This discussion is especially relevant at the moment given the bushfires/megafires raging in Australia (and California) and the volcano eruption on White Island, New Zealand.  Our sincere best wishes and hopes to anyone affected by these awful disasters.

But researchers are not always so welcome in disaster zones. After the deadly Indian Ocean earthquake and tsunami on 26 December 2004, hundreds of academics from countries including Japan, Russia, France and the United States rushed to the region to collect perishable data. This influx of foreign scientists angered and fatigued some locals; many declined researchers’ requests for interviews. The former governor of Aceh province, Indonesia, where more than 128,000 people died, described foreign researchers as “guerrillas applying hit-and-run tactics”1. Yet research on tsunami propagation and people’s response to the event has led to improved warnings and emergency-response plans.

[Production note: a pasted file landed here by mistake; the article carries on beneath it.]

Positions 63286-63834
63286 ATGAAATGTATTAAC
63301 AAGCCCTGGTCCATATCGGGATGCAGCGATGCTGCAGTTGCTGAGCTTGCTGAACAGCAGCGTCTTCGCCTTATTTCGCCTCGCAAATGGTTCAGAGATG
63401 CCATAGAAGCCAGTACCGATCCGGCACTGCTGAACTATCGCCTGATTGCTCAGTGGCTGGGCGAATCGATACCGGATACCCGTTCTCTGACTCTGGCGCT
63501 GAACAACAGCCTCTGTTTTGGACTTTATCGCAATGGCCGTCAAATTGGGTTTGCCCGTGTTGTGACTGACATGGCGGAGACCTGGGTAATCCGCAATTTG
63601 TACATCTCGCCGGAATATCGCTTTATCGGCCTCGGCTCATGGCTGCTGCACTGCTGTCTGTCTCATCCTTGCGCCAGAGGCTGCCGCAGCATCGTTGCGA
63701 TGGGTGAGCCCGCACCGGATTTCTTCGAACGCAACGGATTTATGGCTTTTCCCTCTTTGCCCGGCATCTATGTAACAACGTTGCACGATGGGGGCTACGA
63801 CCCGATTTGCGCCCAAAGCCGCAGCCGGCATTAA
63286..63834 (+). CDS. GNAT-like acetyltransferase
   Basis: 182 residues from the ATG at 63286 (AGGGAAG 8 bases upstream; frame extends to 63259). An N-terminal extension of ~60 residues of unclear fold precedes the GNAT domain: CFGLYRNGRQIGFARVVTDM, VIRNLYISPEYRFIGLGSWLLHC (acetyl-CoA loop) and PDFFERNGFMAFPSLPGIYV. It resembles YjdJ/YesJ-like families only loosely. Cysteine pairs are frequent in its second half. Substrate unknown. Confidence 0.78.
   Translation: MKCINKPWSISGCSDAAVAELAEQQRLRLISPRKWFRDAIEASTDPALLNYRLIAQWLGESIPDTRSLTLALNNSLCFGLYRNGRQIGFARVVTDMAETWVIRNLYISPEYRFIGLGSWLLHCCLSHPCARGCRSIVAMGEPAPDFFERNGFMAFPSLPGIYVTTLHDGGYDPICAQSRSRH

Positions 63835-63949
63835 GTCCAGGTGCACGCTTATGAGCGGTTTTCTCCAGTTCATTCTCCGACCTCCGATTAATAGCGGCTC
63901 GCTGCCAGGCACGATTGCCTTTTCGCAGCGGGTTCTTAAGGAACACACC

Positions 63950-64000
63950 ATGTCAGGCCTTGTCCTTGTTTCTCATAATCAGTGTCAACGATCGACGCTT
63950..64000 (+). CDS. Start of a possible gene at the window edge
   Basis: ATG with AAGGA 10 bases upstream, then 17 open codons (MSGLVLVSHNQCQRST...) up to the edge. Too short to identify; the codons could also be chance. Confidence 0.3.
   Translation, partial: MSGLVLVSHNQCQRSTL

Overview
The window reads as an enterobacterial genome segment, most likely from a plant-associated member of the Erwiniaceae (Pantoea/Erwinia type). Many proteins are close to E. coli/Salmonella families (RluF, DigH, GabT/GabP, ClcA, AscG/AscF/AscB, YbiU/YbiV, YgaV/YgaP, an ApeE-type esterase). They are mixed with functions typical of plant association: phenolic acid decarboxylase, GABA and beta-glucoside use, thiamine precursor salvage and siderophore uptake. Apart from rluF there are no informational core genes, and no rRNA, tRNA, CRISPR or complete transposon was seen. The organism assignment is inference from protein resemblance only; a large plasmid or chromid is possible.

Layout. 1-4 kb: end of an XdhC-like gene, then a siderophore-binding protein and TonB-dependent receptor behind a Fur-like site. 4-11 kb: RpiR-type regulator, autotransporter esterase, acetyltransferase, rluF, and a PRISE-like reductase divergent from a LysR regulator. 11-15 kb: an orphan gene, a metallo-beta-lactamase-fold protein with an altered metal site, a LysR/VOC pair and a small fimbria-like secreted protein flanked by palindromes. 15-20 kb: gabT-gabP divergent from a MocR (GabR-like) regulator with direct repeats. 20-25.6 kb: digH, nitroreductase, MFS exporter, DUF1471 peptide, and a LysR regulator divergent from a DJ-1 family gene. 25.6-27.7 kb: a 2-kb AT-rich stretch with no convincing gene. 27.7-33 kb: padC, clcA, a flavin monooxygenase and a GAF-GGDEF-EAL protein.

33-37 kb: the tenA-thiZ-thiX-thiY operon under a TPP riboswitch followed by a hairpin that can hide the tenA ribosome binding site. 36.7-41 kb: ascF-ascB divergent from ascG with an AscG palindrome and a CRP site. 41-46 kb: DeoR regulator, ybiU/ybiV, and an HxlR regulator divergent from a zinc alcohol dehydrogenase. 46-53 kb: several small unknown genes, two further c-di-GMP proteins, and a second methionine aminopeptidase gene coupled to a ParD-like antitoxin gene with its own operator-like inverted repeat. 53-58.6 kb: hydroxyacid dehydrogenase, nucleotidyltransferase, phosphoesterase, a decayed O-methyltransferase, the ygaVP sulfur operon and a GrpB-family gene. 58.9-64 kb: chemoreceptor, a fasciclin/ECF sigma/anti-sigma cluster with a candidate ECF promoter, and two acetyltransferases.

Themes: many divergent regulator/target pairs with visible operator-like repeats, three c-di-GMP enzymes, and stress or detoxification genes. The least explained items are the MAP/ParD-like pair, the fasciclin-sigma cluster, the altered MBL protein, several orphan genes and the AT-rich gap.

.

When, on 28 September 2018, an earthquake and tsunami hit the Indonesian island of Sulawesi, dozens of researchers found themselves unable to enter the country2. Indonesian law now requires foreign scientists to obtain a special visa before they can begin research. Data-collection protocols must be submitted to the government in advance and projects must have an Indonesian partner. Violators could face criminal charges and even prison.
.

Read the rest of this discussion piece

Disgraced tracheal transplant surgeon is handed 16 month prison sentence in Italy (Papers: Michael Day | November 2019)0

Posted by Admin in on December 5, 2019
 

Disgraced surgeon Paolo Macchiarini, who faked research relating to dangerous and largely discredited tracheal transplants, has been handed a 16 month prison sentence in Italy for forging documents and abuse of office.

Macchiarini made headlines around the world after claiming a major breakthrough for patients with failing windpipes, by “seeding” an artificial scaffold with a patient’s own stem cells, to generate a functioning trachea.

But excitement at the prospect of a genuine medical advance turned to scandal when it emerged that Macchiarini had falsified results and misled hospital authorities regarding the health of those receiving the experimental procedures. The revelation prompted his research centre, the Karolinska Institute, to eventually disown his …